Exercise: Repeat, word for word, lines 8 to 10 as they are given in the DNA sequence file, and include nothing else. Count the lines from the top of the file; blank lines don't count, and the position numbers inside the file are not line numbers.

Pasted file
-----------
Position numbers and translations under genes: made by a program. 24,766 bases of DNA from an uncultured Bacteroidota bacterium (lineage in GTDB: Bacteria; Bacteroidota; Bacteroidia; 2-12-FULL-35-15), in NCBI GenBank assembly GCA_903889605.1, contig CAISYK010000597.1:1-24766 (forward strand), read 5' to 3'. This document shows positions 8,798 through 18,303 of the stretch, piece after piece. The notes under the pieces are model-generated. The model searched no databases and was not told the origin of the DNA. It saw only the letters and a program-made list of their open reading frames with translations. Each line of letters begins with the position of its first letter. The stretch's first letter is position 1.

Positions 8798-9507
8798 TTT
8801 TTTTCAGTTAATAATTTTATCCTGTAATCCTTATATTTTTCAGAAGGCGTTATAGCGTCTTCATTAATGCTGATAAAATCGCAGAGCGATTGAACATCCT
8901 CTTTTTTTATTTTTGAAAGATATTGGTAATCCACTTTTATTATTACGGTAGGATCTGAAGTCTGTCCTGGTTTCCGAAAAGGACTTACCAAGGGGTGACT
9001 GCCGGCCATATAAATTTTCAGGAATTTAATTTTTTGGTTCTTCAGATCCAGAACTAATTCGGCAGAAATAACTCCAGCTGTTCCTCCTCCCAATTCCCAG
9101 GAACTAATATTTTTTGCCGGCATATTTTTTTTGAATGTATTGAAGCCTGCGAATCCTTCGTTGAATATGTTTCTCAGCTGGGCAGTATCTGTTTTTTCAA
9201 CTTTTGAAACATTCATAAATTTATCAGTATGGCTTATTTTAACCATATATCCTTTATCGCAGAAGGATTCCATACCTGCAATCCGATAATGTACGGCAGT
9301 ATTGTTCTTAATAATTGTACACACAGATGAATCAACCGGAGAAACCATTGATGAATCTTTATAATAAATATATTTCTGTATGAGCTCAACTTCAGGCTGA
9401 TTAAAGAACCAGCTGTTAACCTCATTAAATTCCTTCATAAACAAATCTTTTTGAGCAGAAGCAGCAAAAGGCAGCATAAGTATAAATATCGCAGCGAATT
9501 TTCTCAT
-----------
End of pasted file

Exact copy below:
9201 CTTTTGAAACATTCATAAATTTATCAGTATGGCTTATTTTAACCATATATCCTTTATCGCAGAAGGATTCCATACCTGCAATCCGATAATGTACGGCAGT
9301 ATTGTTCTTAATAATTGTACACACAGATGAATCAACCGGAGAAACCATTGATGAATCTTTATAATAAATATATTTCTGTATGAGCTCAACTTCAGGCTGA
9401 TTAAAGAACCAGCTGTTAACCTCATTAAATTCCTTCATAAACAAATCTTTTTGAGCAGAAGCAGCAAAAGGCAGCATAAGTATAAATATCGCAGCGAATT